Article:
Calls to revert Nepal to Hindu state rejected
Nepal's constituent assembly rebuffed demands to revert Nepal "back to a Hindu state" sparking violent protests. More than two-thirds of legislators of the assembly who voted on the draft-constitution were against establishing Nepal as a Hindu state again. The proposition needed the backing of at least two-thirds of the members to be approved. It was the Rastirya Prajatantra Party Nepal which pushed for this.
On 28 May 2008, King Gyanendra surrendered and abdicated the throne paving way for secularism in Nepal. A Parliament declaration followed the abolition of monarchy from the country and officially transformed Nepal from a Hindu nation to a secular nation. A 560 vote strong resolution made Nepal "an independent, indivisible, sovereign, secular and an inclusive democratic republic nation".
Rastriya Prajatantra Party- Nepal took out a Rath Yatra (chariot procession) from Mechi to Mahakali to exert pressure on the government and other political parties to re-declare Nepal as a Hindu state. The procession lasted 10 days and mass gatherings were held en-route. The party has long been seeking a referendum on monarchy and religion and hoped that this would make the government relent.
Hindus are the majority in Nepal with 81.3% of its population Hindu, 9.0% Buddhist, 4.4% was Muslim, 3.0% was Kirant Yumaist, 1.42% were Christian and 0.9% followed other religions or were atheists.
Nepal's pro-Hindu party Rastriya Prajatantra Party-Nepal (RPP-N) affirmed that no one could prevent the nation from "turning back into a Hindu nation". It also attacked politicians for promoting secularism under the "influence of the West" and their ideologies. The party's president Kamal Thapa said that the new constitution should keep the nation's Hindu identity in mind.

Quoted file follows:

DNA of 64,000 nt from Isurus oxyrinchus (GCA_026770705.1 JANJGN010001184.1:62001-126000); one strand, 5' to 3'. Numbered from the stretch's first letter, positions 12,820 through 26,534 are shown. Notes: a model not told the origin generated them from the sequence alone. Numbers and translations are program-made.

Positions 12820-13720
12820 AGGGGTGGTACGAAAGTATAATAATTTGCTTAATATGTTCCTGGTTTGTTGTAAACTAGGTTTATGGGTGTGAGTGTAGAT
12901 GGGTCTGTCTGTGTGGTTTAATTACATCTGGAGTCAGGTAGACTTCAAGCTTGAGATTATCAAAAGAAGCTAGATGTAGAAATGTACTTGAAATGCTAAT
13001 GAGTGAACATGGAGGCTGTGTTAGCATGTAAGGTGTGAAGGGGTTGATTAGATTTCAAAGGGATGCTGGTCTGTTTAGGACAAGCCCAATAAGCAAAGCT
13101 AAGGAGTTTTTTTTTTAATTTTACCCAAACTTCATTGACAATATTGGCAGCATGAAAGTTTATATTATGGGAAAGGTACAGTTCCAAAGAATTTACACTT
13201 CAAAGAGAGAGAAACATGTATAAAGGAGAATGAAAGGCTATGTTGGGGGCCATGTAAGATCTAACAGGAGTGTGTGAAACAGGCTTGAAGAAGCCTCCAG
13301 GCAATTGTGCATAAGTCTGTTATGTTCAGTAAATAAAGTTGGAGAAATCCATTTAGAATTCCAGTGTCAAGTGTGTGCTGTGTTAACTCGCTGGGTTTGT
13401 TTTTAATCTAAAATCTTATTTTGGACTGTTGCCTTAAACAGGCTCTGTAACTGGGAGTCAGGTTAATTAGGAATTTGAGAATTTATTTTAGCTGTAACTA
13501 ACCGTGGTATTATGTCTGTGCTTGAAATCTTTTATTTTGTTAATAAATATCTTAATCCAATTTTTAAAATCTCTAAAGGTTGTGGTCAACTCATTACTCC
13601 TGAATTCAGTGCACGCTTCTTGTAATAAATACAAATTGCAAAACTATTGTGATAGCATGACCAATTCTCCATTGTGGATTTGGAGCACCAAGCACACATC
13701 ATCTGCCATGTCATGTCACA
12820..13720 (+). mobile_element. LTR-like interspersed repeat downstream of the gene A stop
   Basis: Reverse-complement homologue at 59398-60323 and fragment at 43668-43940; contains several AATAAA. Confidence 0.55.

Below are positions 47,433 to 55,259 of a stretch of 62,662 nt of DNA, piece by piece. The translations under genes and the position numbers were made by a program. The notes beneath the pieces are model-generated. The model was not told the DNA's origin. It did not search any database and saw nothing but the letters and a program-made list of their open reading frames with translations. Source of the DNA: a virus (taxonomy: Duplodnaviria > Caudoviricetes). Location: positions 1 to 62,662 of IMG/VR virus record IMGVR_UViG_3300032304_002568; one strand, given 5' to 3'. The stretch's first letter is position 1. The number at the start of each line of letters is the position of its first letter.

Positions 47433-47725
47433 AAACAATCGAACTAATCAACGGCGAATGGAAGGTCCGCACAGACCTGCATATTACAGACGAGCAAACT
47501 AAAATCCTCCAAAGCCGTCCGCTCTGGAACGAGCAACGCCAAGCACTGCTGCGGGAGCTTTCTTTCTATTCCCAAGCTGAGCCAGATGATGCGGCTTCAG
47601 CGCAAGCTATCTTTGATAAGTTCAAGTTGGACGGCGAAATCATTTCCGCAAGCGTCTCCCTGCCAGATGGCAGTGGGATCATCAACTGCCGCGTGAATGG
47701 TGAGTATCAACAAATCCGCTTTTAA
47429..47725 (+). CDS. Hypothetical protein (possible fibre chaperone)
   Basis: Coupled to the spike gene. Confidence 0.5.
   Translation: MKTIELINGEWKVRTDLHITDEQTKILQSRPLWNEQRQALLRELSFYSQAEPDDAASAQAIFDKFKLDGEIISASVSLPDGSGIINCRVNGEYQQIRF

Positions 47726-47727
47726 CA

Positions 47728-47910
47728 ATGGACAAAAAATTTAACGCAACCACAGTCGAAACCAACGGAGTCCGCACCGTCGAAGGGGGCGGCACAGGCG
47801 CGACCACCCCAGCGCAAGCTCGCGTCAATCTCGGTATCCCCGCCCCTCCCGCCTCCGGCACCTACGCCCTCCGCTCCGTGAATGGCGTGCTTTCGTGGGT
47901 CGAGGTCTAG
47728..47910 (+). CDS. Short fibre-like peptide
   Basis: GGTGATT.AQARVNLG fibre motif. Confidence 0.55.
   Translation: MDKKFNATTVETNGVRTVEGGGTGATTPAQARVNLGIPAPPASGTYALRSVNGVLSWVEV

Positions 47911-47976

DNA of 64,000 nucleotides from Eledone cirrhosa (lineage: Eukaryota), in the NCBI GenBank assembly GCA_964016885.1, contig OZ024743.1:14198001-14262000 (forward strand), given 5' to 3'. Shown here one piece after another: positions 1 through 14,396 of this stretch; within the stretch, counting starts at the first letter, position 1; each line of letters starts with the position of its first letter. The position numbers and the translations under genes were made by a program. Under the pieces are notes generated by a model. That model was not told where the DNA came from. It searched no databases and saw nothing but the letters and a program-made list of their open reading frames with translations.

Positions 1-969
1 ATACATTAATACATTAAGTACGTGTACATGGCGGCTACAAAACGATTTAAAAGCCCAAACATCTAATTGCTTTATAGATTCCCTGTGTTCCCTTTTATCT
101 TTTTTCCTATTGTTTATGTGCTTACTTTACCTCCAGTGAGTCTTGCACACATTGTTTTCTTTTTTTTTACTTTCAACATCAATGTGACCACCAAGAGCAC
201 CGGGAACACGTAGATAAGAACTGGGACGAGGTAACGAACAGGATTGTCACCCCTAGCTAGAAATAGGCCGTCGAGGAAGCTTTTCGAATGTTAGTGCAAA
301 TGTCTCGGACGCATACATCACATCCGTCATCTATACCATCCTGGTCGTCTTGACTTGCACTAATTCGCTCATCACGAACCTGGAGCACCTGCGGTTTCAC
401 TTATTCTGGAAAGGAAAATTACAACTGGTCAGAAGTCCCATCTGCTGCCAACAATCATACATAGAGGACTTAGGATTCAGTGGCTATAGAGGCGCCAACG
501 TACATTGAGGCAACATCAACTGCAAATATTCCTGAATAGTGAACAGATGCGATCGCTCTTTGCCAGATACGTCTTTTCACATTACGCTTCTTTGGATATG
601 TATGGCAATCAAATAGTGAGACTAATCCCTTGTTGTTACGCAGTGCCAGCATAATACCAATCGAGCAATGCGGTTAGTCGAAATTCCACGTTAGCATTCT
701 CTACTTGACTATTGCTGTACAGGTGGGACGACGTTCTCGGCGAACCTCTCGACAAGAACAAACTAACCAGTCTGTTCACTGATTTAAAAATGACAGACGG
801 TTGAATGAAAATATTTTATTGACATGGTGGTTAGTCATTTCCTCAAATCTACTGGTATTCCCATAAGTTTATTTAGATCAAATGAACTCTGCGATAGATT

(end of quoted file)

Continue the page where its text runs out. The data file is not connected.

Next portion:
Kamal Thapa, the president of RPP-N said "When there are more than 40 Muslim countries and over 70 Christian countries, why can't Nepal become a Hindu state in today's world which is home to over 1.8 billion Hindus?"
About 200 RPP-N party supporters stormed into the national stadium protesting for a Hindu state. The protesters chanted slogans and threw chairs at the country's deputy prime minister Prakash Man Singh when he was gathering recommendations on a draft constitution. The protesters claimed that Nepal was a Hindu state and would continue to function as so and that it had changed due to 'bad-influences'.
Strangely enough, it's not just the Hindus but even the Muslims in Nepal who are backing the pro-Hindu nation campaign saying that they are more "secure" under a Hindu state than under a secular Constitution.
In Nepal, those who support secularism form important groups of the population "such as Buddhists, Muslims,Kirati, Christians, hill indigenous groups, and supporters of most of the Communist parties." These people contended that the pro-Hindu state people were those who wanted monarchy in the state. Monarchy would counter the progress made and alter Nepal's federal, secular and democratic framework established after 2008.